If you’re a group of students at an engineering-focused school, and you’re interested in motorsports, what do you do? If you’re at the University of Warwick’s School of Engineering, you form Warwick Moto and set your sights on developing an electric bike to race at the Isle of Man TT Zero.
Warwick Moto formally started up almost exactly a year ago, in February 2019. As the team and its vision coalesced, it set its first goal to get an electric bike on the grid for the 2020 TT Zero. However, later in 2019, the Isle of Man formally announced that it was scrapping the TT Zero for both 2020 and 2021, which put a significant damper on the team’s plans.
A setback for sure, but then the team realized that it had more time to develop its Honda Fireblade-based electric bike. It shifted its sights to race at the Isle of Man TT Zero in 2022—where it will hopefully podium. There’s plenty of testing, development, and other road racing to be done between now and then, so of course the team hasn’t allowed itself to rest.
Gallery: Warwick Moto Electric Bike Project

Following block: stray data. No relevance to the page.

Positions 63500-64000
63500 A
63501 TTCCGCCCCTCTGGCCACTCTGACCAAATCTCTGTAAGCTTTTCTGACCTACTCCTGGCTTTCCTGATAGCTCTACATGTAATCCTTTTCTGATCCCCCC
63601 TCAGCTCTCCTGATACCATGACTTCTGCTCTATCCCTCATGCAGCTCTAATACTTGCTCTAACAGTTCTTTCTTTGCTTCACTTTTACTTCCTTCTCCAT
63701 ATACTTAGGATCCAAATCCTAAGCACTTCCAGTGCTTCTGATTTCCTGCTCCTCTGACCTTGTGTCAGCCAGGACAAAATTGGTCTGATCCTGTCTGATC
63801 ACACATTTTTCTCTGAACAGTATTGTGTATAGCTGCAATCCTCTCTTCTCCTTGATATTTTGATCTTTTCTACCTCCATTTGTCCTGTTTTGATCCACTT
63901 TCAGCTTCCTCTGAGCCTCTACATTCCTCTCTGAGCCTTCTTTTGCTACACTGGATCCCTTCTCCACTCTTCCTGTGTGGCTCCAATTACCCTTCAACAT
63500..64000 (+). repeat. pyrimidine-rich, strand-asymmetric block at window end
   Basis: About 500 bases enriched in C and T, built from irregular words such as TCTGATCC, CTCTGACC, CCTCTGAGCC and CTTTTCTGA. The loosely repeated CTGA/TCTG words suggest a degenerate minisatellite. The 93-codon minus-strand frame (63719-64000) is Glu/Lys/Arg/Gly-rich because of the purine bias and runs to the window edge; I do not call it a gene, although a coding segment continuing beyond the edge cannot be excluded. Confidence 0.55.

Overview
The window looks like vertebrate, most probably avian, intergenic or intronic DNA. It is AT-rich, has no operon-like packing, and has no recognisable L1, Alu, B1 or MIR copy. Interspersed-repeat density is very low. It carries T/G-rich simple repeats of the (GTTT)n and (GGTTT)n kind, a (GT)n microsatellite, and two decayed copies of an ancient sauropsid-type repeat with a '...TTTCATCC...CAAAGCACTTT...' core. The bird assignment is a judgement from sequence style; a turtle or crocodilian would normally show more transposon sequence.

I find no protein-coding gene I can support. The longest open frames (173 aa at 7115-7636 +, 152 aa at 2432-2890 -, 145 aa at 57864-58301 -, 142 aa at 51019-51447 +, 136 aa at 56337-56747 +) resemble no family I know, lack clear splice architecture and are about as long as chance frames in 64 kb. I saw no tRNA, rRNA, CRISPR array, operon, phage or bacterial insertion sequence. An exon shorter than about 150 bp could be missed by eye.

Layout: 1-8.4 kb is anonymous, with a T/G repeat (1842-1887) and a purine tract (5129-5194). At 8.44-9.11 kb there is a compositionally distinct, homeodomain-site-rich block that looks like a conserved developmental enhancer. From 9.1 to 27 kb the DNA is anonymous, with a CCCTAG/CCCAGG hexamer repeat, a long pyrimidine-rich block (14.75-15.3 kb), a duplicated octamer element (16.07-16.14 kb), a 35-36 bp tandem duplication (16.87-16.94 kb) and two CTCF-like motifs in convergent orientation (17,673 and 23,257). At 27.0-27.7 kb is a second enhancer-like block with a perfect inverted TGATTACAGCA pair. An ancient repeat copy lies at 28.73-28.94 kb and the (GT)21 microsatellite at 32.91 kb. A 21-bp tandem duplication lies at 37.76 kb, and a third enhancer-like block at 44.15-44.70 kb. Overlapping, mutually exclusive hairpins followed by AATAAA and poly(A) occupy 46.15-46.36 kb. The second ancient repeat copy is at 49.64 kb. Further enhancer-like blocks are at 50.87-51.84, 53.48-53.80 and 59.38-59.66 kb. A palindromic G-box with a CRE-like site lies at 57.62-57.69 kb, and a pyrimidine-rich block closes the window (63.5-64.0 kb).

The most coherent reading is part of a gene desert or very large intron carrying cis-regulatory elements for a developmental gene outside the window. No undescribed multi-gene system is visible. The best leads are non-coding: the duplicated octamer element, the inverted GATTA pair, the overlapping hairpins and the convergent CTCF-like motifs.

Around 40 students from Warwick from a number of disciplines form the core of Warwick Moto. “The reason why I’m doing engineering is because of my interest in motorsports, be it four wheels or two,” said Warwick Moto project manager and School of Engineering student Aman Surana.t. “More than theory and the principles behind engineering concepts, it’s about the practical experience and finding real solutions rather than just what works on paper.”
“My work experience at one of Asia’s biggest custom motorcycle shops, Rajputana Custom Motorcycles, helped reinforce my passion for motorcycles and is the reason Warwick Moto exists,” he continued.
Rajputana Custom Motorcycles and Mupo Race Suspension are just two of the moto businesses that have stepped up to sponsor Warwick Moto in this momentous task. On February 17, 2020, the team announced that it had recruited 2016 Senior Manx Grand Prix winner and IOMTT competitor Tom Weeden to test, develop, and race its bike in competition.
From 3D scanning to stripping and cataloging every nut and bolt of the donor Fireblade for learning and engineering purposes, Warwick Moto has also been posting intriguing glimpses into its progress on both its Facebook and Instagram pages. The team is also currently crowdfunding to raise money for additional bike development via JustGiving, if you’re interested in supporting it.
Sources: University of Warwick, Warwick Moto Facebook, Warwick Moto Instagram